After last year’s humiliating collapse against the Philadelphia Flyers that saw the Boston Bruins salt away a 3-0 series lead, they entered Wells Fargo Center with the clear purpose of sending an early message this year. They succeeded with ease as the Flyers put on an embarrassing display of horrific defense and goaltending en route to a 7-3 Boston romp.
For as impressive as Boston’s deep forward corps was on Saturday, the Flyers defensive pairings resembled bullfighters rather than hockey players. Their poor play oiled the gears of the goalie carousel, as Brian Boucher was once again relieved of his duties after Boston’s fifth tally with 2:46 remaining in the second period. Rookie Sergei Bobrovsky finished the game out for Philadelphia, and his results were no more impressive as he let in two goals on just 10 shots.
It was no secret in the home locker room after the game why the goalies had such a tough time with the Bruins. Flyers defenseman Kimmo Timonen minced no words in describing his team’s effort on the defensive end of the ice.
“Well, we just have to play harder in front of the crease,” Timonen said. “If the puck gets there, we have to make sure that they don’t get there first. It’s the whole unit out there. It’s not just the defenseman or goaltending. It’s forwards and [defensemen], and we weren’t working together today.”
Every time Philadelphia gave Boston an opportunity to blow the series’ first game wide open, the Bruins happily obliged. Perhaps no player was happier to stick it to the Flyers than forward David Krejcí. In last season’s playoff matchup, he was sidelined during Game 3 for the remainder of the series by a broken wrist sustained after a Mike Richards open-ice hit. It was a pivotal swing in the series’ momentum, and Krejcí reminded the Flyers of his importance in earning the game’s first star after an incredible four-point performance.
“I try not to think about what happened last year but it’s in the back of my head,” the Czech Republic native said. “You don’t forget these things that often but I try not to think about it almost at all. It’s hard but I just try to stay focused for the game and my teammates helped me out today.”
Despite the overwhelming final score and the dominant performance of Krejcí, Philadelphia is no stranger to being behind the eight ball. That’s exactly where they’ll be for Game 2 on Monday night, as they can ill-afford to head to Boston facing an 0-2 series deficit. However, they also dropped Game 1 in their previous series against Buffalo, and managed to win the next two games. They also closed the series by winning two consecutive elimination games, but Boston provides a much bigger challenge than Buffalo.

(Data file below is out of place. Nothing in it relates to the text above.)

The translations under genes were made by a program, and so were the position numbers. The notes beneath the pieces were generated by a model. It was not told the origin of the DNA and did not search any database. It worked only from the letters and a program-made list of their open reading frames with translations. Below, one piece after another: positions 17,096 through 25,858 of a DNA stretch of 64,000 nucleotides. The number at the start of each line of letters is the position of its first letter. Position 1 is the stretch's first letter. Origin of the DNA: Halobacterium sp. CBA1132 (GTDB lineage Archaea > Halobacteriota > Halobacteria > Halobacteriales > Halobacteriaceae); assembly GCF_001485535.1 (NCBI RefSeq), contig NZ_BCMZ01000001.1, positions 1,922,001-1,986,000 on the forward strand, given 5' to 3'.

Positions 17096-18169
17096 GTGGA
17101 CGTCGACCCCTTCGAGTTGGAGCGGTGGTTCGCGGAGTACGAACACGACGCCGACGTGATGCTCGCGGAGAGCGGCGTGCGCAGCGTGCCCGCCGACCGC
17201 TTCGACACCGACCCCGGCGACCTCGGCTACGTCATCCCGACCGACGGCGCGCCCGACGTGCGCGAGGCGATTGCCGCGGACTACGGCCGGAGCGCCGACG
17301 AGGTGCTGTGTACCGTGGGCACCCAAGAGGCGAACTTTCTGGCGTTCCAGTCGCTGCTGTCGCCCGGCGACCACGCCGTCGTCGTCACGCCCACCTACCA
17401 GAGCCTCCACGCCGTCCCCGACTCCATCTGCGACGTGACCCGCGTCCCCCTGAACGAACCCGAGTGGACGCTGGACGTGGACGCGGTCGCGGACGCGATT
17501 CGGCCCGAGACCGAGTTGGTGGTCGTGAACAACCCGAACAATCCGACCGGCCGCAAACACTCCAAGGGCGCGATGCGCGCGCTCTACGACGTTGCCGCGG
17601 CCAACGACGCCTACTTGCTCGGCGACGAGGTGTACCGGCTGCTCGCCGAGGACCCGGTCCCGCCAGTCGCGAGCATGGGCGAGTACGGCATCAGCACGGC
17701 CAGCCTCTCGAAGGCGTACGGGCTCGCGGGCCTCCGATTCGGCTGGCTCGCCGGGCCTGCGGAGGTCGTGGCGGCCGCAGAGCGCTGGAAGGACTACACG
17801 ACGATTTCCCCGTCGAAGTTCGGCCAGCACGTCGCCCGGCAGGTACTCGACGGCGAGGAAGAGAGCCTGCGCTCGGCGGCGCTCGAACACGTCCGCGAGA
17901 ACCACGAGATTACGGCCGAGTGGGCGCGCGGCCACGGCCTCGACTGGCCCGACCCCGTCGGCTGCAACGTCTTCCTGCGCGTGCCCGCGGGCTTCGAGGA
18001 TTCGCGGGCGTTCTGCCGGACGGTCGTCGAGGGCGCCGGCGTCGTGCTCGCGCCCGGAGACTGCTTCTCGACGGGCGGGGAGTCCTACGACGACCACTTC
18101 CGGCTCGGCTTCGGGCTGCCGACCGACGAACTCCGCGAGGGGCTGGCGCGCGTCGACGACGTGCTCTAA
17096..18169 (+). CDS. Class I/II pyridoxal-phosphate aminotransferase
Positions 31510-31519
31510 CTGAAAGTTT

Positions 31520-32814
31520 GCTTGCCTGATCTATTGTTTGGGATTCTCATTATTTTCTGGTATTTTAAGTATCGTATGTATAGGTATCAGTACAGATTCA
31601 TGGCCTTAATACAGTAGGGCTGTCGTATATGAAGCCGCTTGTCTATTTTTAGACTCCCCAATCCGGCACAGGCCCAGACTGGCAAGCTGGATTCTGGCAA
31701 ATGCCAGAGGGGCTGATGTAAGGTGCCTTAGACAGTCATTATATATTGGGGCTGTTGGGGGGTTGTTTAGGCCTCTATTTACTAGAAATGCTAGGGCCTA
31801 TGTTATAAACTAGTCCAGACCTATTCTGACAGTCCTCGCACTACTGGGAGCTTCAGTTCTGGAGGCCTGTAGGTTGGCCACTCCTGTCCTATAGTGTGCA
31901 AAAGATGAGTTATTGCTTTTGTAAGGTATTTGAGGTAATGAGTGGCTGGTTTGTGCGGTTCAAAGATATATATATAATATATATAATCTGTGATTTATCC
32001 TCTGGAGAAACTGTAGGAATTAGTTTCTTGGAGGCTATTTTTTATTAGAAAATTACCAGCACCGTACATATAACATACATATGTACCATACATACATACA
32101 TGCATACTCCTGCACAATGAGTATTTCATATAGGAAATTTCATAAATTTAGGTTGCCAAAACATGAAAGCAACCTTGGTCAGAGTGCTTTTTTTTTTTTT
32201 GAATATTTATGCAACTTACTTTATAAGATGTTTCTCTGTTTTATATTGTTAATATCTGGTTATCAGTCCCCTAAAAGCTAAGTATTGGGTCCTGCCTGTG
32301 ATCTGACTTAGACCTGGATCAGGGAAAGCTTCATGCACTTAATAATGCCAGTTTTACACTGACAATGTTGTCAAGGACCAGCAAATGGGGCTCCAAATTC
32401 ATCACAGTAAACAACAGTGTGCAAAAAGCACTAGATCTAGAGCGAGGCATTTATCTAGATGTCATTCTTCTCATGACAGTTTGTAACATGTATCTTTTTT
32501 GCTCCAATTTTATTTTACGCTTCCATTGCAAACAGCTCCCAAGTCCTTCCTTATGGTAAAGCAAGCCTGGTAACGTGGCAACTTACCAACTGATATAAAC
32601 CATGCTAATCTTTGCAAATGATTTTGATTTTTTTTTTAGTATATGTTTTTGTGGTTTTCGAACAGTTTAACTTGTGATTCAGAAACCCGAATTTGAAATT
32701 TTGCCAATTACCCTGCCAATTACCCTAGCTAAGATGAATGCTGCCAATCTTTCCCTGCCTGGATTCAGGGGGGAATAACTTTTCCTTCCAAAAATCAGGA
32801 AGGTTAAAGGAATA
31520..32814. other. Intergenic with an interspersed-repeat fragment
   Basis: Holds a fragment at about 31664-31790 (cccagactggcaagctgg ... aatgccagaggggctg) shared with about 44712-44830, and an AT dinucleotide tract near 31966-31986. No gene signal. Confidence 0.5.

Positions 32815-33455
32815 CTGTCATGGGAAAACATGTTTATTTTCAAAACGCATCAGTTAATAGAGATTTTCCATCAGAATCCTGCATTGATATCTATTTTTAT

One secret to the Flyers wherewithal is the accountability of the team after a troubling effort. Claude Giroux held the team accountable in the frustration-filled dressing room.
“A lot of things [have to be changed] … it’s got to start with the effort,” Grioux simply stated. “It’s about the battle and wanting to win and learning to win the series. It has to start by every shift. We’ll need to play a better game Monday.”
In holding the team accountable for their shortcomings in Game 1, Giroux also made clear that he felt the onus was on the Flyers for squandering an opportunity.
“We’ll give them the win but … it’s more of our loss then their win,” Giroux said. “I think we kind of gave them the win.”
Regardless of personal opinion, the scoreboard told no lies after Game 1. The lopsided final score was indicative of many things. Perhaps the most important indication was that the Bruins are ready to exorcise the demons of last year’s collapse. And with the firepower of Krejcí coupled with Philadelphia’s defensive woes, they’ve made it clear that they aren’t going to give anything away this time around.